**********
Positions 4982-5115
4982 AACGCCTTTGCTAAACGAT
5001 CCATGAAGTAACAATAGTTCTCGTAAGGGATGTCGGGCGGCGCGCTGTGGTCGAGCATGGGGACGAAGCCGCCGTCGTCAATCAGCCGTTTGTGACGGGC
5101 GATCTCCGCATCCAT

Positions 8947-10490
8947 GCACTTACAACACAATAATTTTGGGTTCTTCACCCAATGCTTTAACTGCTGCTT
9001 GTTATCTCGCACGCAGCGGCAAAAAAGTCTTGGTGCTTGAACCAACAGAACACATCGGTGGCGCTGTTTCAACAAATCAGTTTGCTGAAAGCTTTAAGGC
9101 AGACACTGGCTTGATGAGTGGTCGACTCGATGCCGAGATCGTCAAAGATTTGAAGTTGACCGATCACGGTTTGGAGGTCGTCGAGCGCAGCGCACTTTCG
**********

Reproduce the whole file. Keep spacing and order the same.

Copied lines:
Positions 4982-5115
4982 AACGCCTTTGCTAAACGAT
5001 CCATGAAGTAACAATAGTTCTCGTAAGGGATGTCGGGCGGCGCGCTGTGGTCGAGCATGGGGACGAAGCCGCCGTCGTCAATCAGCCGTTTGTGACGGGC
5101 GATCTCCGCATCCAT

Positions 8947-10490
8947 GCACTTACAACACAATAATTTTGGGTTCTTCACCCAATGCTTTAACTGCTGCTT
9001 GTTATCTCGCACGCAGCGGCAAAAAAGTCTTGGTGCTTGAACCAACAGAACACATCGGTGGCGCTGTTTCAACAAATCAGTTTGCTGAAAGCTTTAAGGC
9101 AGACACTGGCTTGATGAGTGGTCGACTCGATGCCGAGATCGTCAAAGATTTGAAGTTGACCGATCACGGTTTGGAGGTCGTCGAGCGCAGCGCACTTTCG